INTERNATIONAL NEWS: Shrewd PR leads to Labastida landslide

MEXICO CITY: PR played a pivotal role last month in helping Francisco Labastida win Mexico’s first-ever major-party presidential primary.

MEXICO CITY: PR played a pivotal role last month in helping Francisco Labastida win Mexico’s first-ever major-party presidential primary.

MEXICO CITY: PR played a pivotal role last month in helping

Francisco Labastida win Mexico’s first-ever major-party presidential

primary.



Labastida, an economist and member of current president Ernesto

Zedillo’s cabinet, hails from Mexico’s ruling party, the Institutional

Revolutionary Party (PRI). In July’s presidential election, he will be

pitted against Vicente Fox of the conservative National Action Party and

Cuauhtemoc Cardenas of the liberal Democratic Revolution Party.



Pollster Stan Greenberg, who advised Labastida in the weeks leading up

to the primary, said that the victory could largely be attributed to a

PR strategy that reflected the values PRI primary voters were

seeking.



When the campaign started, Labastida appeared to be lagging behind

Roberto Madrazo, who staged an American-style negative advertising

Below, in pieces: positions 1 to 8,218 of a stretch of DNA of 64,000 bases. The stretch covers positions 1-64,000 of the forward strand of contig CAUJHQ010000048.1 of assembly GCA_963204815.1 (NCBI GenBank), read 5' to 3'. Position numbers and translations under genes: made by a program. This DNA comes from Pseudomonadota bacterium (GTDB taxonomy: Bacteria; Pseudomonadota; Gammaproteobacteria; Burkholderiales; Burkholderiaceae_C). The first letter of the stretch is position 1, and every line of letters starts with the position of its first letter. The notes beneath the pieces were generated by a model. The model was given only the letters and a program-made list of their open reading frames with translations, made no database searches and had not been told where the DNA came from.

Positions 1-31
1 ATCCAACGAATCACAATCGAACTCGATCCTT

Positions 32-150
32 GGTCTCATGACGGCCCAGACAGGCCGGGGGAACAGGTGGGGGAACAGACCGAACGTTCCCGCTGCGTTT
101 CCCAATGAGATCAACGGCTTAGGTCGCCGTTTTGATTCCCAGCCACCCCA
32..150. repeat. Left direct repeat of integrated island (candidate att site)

campaign. But while Madrazo’s campaign techniques drew the attention of

the news media and politicians, it didn’t impress voters.



Sensing this, Labastida reoriented his campaign approach to focus on

positives, placing particular emphasis on character. He separated

himself from the old, scandal-tainted PRI by identifying with reformist

Luis Donaldo Colosio, a presidential candidate who was assassinated five

years ago.



Greenberg contended that adhering to a less-flashy PR and advertising

scheme helped Labastida climb steadily in the polls, culminating in a

landslide victory. The economist was also helped by support from leading

PRI officeholders.



The party itself was a major beneficiary of Greenberg’s PR strategy.



Polls indicated that PRI improved its standing with voters during the

campaign, and it will likely continue to project a more open democratic

style. Labastida emphasized this, saying that his nomination signals the

birth of a ’new’ PRI and that he hopes his approach will carry over to

subsequent primaries and elections.



Have you registered with us yet?

Register now to enjoy more articles and free email bulletins

Register
Already registered?
Sign in

Would you like to post a comment?

Please Sign in or register.